The limitations of Scrum framing and what you might use instead.

Jason Yip
3 min readJun 19, 2023

“Teams” over “Scrum Teams”

Calling teams “Scrum Teams” implies that effectiveness is defined by Scrum. Spotify shifted to “Squad”, at least partly, as a way to be clearer that teams should not limit themselves to Scrum patterns and practices. Outside of Spotify itself, I’m wary of suggesting “Squad” as an alternative to “Scrum Team”, mainly because of a general tendency to blindly copy Spotify. “Crew” is an alternative from the Cynefin community but it’s fairly niche. Instead, I’d generally suggest keeping it simple with “Team” and emphasize desired team principles instead, for example:

  • Clear missions aligned to a larger strategy;
  • All the capabilities and tools to fulfil the mission autonomously;
  • Clear ways of working amongst themselves and with others outside the team;
  • Fewest number of people to accomplish the previous

See also

“Continuous Delivery” over “Sprints”

“Sprint” combines two distinct concepts into a single timebox (typically 1–4 weeks): when changes are released, when certain planning and review meetings occur.

These days, the best software product development teams drive toward Continuous Delivery, that is releasing on-demand, not on any fixed timebox. It may still be useful to have a regular cadence for planning and review meetings, but this is somewhat decoupled from the frequency of releases.

Even with Continuous Delivery, I believe that it is still useful to do “release planning” to identify larger coherent product improvements over a period of time (e.g., 4–6 weeks). Calling these “releases” is weird with Continuous Delivery but I’m not sure what the better term is yet. At one point, Spotify called these Priorities and also Bets (distinct from larger Company Bets). Basecamp calls this a “6-week cycle”. Arguably, the original purpose of the term “Sprint” was around a larger coherent product improvement (aka the Sprint goal) but it’s now confusing to use it for this purpose as most people will assume you’re referring to a fixed timebox.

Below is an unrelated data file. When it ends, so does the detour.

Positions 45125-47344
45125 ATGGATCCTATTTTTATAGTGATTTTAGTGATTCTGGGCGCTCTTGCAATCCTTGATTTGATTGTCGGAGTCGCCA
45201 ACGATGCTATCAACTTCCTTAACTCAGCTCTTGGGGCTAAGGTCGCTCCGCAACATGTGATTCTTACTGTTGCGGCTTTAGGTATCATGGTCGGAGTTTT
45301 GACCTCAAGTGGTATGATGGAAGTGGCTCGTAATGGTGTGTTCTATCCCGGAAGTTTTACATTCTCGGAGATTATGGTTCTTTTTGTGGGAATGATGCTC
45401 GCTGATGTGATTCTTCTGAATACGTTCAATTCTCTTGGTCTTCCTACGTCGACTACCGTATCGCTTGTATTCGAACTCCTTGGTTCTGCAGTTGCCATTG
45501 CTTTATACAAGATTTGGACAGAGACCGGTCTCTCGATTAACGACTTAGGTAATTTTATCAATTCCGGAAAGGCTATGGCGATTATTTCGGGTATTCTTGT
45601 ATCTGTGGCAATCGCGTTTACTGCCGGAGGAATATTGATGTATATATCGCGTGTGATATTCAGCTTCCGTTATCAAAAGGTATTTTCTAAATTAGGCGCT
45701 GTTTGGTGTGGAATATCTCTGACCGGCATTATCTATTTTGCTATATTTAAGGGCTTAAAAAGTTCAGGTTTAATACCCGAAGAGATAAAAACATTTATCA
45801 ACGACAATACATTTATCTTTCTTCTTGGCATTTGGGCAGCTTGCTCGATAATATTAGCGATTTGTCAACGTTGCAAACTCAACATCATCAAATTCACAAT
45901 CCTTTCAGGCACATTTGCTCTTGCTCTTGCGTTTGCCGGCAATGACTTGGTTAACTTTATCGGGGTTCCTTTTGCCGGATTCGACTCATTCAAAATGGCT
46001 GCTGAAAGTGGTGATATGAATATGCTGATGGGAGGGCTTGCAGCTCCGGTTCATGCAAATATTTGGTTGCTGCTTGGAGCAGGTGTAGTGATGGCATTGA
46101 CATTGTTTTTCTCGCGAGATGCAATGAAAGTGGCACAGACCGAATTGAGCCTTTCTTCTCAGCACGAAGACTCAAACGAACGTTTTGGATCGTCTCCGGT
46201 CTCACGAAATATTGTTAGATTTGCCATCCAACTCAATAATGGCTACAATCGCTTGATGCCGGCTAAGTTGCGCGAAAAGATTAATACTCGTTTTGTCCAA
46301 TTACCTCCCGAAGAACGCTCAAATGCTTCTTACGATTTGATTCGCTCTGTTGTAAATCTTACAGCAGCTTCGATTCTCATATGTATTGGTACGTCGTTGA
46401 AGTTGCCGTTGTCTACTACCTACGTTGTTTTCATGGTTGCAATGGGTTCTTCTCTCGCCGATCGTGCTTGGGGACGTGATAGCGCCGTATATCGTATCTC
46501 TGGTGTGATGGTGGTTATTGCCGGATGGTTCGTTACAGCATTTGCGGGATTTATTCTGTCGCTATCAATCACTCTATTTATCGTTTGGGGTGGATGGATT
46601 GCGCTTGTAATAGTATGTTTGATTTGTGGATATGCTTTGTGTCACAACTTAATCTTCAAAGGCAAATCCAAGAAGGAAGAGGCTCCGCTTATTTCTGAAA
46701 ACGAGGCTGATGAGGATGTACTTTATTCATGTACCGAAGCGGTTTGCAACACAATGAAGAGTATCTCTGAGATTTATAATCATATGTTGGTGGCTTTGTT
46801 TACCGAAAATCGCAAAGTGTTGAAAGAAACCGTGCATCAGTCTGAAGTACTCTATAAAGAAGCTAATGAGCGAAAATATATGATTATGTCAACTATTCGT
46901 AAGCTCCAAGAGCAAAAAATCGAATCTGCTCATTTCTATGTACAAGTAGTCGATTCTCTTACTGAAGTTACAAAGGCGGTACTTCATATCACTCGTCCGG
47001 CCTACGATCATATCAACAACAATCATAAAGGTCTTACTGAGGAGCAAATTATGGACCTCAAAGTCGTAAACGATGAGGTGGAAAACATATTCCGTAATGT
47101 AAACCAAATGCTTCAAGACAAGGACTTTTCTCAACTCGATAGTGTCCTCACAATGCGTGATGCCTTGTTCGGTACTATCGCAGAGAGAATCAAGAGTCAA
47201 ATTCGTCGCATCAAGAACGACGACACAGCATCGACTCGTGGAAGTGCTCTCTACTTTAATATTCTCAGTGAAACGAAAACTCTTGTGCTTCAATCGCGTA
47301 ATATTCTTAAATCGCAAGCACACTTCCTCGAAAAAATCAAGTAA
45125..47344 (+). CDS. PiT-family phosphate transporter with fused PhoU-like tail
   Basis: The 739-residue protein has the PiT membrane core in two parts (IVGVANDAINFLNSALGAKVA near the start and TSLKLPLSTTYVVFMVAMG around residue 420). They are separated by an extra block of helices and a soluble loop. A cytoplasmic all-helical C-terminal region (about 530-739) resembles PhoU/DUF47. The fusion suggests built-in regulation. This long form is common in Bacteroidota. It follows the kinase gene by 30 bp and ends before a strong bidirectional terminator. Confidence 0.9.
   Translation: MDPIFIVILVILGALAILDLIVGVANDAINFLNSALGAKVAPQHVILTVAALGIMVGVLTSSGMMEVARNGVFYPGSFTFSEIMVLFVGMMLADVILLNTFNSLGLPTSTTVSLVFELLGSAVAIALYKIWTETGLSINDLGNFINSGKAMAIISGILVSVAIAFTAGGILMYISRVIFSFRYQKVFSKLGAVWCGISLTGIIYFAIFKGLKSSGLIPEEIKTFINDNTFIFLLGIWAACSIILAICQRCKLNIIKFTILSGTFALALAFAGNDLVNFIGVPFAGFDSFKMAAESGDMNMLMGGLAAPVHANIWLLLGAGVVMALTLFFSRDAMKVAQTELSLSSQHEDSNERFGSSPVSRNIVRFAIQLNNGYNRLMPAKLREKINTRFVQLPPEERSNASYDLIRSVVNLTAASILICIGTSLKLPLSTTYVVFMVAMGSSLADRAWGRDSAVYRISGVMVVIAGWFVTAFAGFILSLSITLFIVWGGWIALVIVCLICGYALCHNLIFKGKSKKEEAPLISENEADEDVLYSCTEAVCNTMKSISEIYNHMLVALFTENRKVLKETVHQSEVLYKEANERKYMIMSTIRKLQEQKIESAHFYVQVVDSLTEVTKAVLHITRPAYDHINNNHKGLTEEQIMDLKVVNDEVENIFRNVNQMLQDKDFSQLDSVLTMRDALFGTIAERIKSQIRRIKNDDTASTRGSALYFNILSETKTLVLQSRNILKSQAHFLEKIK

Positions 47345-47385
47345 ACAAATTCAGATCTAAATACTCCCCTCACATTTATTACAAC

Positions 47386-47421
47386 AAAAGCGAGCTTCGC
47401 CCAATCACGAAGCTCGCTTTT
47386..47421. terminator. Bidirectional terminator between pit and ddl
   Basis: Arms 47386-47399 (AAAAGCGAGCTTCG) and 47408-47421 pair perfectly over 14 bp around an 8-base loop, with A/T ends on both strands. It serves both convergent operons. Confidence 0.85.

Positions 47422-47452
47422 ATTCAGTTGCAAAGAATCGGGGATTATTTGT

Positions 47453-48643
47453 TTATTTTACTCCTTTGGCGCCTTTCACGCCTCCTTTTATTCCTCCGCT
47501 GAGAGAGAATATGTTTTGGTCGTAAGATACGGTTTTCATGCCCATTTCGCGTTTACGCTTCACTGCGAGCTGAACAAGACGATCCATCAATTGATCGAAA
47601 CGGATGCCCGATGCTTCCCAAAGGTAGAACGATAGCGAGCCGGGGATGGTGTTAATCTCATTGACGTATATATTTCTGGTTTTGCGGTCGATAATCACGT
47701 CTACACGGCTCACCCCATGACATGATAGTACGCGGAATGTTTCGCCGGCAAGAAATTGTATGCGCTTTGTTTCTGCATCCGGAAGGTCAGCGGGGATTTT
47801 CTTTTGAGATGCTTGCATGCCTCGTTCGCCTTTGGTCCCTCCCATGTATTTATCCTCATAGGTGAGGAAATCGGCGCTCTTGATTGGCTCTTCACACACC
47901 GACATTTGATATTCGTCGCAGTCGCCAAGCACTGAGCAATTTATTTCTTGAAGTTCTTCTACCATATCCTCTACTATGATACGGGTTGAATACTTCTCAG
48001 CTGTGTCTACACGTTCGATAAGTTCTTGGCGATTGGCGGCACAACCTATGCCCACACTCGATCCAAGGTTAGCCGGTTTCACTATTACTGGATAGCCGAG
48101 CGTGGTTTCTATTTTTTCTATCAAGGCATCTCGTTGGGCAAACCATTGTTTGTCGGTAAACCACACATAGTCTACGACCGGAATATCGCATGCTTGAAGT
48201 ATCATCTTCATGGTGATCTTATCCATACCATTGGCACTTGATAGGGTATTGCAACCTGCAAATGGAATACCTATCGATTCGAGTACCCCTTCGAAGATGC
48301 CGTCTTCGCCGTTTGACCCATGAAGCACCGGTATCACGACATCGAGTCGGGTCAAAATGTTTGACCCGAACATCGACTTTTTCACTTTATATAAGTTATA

“Product Managers” over “Product Owners”

“Product Owner” is only used by Scrum while “Product Manager” is the term used by the broader product management community.

I’m willing to bet that you’ll find both more competent practitioners and better learning references using “Product Manager” rather than “Product Owner”.

Competent Agile practitioners over competent managers over “Agile Coaches” over “Scrum Masters”

“Scrum Master” both implies that effectiveness is defined by Scrum and given the dynamics of the certification industry, tends to indicate a low-level of capability.

Originally Spotify shifted from “Scrum Master” to “Agile Coach” to make it clearer that teams did not need to limit themselves to Scrum patterns and practices. However, I don’t even consider this the best approach.

For the best teams I’ve been on, every team member was highly competent and we all kind of coached each other. The next best I’ve seen, the Engineering Manager and/or Product Manager were/was highly competent and coached the team. The next best after that, I acted as an Agile Coach to help Engineering Managers and/or Product Managers more effectively coach teams. These days, I generally don’t think it’s worthwhile to have direct team coaches or “Scrum Masters” unless teams are just starting out OR the team is very high-leverage AND the direct coach is extremely capable.

Product strategy and maps over “Product Backlogs”

“The Product Backlog is an emergent, ordered list of what is needed to improve the product.”

Scrum Guide | Scrum Guides

An emergent, ordered list is a fairly poor way to reason about what’s needed to improve a product.

Instead of “Product Backlogs”, use maps (e.g., product roadmaps, User Story Maps, Impact Maps, Opportunity Solution Trees, Thoughtful Execution Framework, etc.) and have an actual product strategy (e.g., DIBB).

“Up next” over “Sprint Backlog”

“The Sprint Backlog is composed of the Sprint Goal (why), the set of Product Backlog items selected for the Sprint (what), as well as an actionable plan for delivering the Increment (how).”

Scrum Guide | Scrum Guides

“Sprint backlog” implies that fixed timebox Sprints are being used. If instead, you’re operating in a more of a continuous flow, then you only need enough “up next” to feed the flow, replenishing as required.



Jason Yip

Senior Manager Product Engineering at Grainger. Extreme Programming, Agile, Lean guy. Ex-Spotify, ex-ThoughtWorks, ex-CruiseControl